Flikr user Rusty Blazenhoff used underUNDER CC BY-NC 2.0 / CROPPED AND RESIZED

When recreational cannabis was legalized in California just over six months ago, the people championing legal weed had high hopes. Growers could emerge out of the shadows into the light. People arrested during the War on Drugs could become CEOs of cannabis empires. Millions of dollars worth of tax revenue would ooze out of marijuana plants right into the government’s pockets. But cannabis trade groups also warned regulations would push some people out.

 

Back in 2016, Santa Clara County Superior Court judge Aaron Persky sentenced Stanford swimmer Brock Turner to six months behind bars for raping an unconscious woman. The case sparked international outrage.  

Holly McDede

When Stanford student Brock Turner was sentenced to six months in prison for sexual assault back in 2016, lots of people thought he deserved a longer sentence. They saw a white, college athlete let off the hook.

 

 

Proposition H is a San Francisco ballot measure that would speed up the process of arming the city’s police officers with stun guns.

San Francisco’s police officers are already on track to carry taser stun guns. Last November, the city’s police commission voted to arm police with tasers.

 

All over the world, Victory Outreach churches reach out to the downtrodden, including drug users, alcoholics and gang members.

 

The California Constitution currently says that any ballot measure passed by voters will go into effect the day after election day, unless the proposition states otherwise.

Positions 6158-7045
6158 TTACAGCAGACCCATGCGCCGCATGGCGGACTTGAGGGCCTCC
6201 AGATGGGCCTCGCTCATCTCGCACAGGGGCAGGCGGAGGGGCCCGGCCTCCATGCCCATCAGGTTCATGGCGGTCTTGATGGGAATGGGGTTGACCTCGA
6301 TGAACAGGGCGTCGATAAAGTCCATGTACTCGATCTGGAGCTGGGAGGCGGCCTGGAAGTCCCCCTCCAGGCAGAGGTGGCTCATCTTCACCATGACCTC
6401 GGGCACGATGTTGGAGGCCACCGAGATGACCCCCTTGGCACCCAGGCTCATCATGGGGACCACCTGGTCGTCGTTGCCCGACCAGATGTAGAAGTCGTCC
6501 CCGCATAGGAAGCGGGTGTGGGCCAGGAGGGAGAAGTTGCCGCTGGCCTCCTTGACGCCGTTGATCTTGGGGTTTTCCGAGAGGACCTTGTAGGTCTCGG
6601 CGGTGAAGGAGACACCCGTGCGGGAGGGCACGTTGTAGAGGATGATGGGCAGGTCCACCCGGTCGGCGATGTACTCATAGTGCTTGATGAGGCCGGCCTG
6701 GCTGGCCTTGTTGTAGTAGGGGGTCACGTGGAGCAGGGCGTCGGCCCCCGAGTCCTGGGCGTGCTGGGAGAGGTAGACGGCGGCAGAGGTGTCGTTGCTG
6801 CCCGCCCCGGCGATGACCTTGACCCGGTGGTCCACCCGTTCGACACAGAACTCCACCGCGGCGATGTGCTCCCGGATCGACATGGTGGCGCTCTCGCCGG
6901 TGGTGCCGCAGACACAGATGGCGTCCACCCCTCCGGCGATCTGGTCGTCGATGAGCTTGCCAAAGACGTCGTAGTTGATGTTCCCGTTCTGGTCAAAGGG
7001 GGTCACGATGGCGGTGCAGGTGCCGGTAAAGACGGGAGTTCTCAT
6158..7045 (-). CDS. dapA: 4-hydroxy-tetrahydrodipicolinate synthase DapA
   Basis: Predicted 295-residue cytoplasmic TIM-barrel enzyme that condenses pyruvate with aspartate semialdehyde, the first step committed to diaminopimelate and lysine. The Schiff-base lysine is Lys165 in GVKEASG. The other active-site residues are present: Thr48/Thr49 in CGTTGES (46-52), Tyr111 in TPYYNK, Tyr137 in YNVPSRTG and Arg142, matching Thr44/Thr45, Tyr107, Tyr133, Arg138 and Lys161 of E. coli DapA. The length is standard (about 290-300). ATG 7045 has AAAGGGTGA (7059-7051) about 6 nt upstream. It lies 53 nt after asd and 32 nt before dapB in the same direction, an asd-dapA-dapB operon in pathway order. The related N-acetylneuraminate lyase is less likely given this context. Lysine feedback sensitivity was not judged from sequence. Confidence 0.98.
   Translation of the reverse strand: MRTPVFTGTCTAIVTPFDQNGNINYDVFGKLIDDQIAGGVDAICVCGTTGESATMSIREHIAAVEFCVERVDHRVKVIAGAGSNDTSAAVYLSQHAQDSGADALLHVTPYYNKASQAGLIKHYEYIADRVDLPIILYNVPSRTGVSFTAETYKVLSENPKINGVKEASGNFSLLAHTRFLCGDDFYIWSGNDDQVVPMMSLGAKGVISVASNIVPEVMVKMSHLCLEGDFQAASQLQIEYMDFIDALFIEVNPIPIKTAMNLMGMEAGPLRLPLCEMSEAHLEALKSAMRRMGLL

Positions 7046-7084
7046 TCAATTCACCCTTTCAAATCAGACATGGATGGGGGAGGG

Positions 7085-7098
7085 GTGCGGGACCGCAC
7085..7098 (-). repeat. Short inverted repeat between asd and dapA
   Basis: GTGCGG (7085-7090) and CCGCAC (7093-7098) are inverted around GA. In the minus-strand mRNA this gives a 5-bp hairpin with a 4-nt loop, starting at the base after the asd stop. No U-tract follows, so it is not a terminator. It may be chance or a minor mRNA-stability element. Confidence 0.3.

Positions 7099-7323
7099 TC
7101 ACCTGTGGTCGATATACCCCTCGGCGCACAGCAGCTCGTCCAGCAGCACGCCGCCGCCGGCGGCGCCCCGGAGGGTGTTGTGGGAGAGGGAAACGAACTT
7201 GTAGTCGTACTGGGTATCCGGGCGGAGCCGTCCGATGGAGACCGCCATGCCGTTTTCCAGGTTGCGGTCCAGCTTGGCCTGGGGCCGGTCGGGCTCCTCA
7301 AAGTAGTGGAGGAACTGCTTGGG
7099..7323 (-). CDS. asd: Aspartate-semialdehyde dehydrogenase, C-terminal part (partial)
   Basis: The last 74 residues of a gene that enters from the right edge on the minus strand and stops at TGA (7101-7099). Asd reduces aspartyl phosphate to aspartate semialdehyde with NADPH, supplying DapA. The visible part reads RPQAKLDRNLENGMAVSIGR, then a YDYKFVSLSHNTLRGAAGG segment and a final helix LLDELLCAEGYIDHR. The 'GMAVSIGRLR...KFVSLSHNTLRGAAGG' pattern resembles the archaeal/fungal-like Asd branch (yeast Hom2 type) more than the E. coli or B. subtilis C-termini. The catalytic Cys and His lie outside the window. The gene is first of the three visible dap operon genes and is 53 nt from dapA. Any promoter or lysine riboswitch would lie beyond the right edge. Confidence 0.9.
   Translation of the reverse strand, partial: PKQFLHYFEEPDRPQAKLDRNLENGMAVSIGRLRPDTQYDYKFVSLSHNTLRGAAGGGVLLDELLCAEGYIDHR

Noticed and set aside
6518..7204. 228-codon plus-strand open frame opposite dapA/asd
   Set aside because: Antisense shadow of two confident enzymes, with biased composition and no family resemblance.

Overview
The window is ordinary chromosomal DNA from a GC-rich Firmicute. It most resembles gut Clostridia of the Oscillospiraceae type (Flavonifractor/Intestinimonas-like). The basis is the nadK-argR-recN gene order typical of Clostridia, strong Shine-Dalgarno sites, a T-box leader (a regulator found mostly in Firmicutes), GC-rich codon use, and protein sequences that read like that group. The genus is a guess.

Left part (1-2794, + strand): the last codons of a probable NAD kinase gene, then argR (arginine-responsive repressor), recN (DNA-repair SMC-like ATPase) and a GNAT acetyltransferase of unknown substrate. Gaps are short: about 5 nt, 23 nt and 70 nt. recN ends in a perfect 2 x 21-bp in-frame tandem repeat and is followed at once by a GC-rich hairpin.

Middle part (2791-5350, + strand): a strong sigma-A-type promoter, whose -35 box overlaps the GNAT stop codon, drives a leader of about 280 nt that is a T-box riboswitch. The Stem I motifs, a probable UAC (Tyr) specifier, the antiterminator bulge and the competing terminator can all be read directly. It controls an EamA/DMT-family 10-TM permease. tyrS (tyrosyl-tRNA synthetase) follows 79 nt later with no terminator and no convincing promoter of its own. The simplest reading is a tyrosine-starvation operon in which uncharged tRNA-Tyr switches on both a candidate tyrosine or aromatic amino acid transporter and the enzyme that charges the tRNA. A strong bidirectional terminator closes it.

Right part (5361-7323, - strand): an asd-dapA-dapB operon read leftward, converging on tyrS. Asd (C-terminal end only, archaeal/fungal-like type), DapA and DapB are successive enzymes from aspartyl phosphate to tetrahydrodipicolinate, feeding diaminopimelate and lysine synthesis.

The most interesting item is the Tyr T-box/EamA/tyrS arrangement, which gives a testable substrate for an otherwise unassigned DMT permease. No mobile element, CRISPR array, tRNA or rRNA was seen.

Proposition 71 supporters say that’s not enough time.

For one thing, mail ballots can arrive up to three days after the election and still get counted.

So, if passed, Proposition 71 would impose a five-day waiting period after all votes have been fully and completely counted and the Secretary of State has certified the election.

Handout / Wikimedia Commons

California has seen some notorious serial killers over the years, including the Zodiac Killer, the Grim Sleeper, and the Hillside Strangler. But the Golden State Killer might be the most terrifying. 

Holly J. McDede / KALW News

California has some of the strictest gun regulations in the country — and a booming gun industry. More than 1 million firearms were purchased in the state in in 2016, or roughly one gun for every 30 residents.

kgroovy / Flikr Creative Commons

 

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Since Sacramento police shot and killed Stephon Clark in his grandmother’s backyard last month, protests have taken to the streets almost everyday.

Jeff Foster

There’s Wifi and Tesla, Cheerios and Cocoa Puff. There are three registered Clintons, and thirteen Bernies. Those are just some of the names of registered dogs residing in San Francisco, where the city's 120,000 canines famously outnumber its children.

COURTESY OF JOSE ARTIGA

It's been over a year since President Donald Trump issued an executive order promising to halt federal funding for cities that limit cooperation with immigration agents. After the order was made, mayors from across the country vowed to remain so called “sanctuary cities” anyway. 

Donna Personna

 

For decades, the story of the Compton's Cafeteria riot was lost to history. Few people knew about the courageous drag queen who fought back against police with a cup of hot coffee, or the transgender women who took to the streets that night. But now a theater piece is bringing that act of resistance back to life.

Margaret Shear / Flickr / Creative Commons

Everyone in San Francisco seems to have a story about a car break-in. It’s expensive, frustrating — and predictable.

Amber Miller

 

California is becoming the largest legal marijuana market in the nation. It’s estimated that the industry will bring in more than $1 billion in taxes every year.

A San Francisco jury last week found Jose Ines Garcia Zarate not guilty of murder in the death of Kate Steinle.